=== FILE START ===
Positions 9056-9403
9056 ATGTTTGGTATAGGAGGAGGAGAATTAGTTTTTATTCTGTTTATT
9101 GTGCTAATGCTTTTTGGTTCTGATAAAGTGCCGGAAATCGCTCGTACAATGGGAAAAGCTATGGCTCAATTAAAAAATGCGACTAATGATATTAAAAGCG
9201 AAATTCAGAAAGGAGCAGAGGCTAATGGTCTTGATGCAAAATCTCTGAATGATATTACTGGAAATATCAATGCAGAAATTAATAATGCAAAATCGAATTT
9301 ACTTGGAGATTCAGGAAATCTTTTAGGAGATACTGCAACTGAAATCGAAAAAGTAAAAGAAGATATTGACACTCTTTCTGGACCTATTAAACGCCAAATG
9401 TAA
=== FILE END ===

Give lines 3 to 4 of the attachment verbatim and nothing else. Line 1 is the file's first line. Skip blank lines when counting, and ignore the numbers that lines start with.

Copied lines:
9101 GTGCTAATGCTTTTTGGTTCTGATAAAGTGCCGGAAATCGCTCGTACAATGGGAAAAGCTATGGCTCAATTAAAAAATGCGACTAATGATATTAAAAGCG
9201 AAATTCAGAAAGGAGCAGAGGCTAATGGTCTTGATGCAAAATCTCTGAATGATATTACTGGAAATATCAATGCAGAAATTAATAATGCAAAATCGAATTT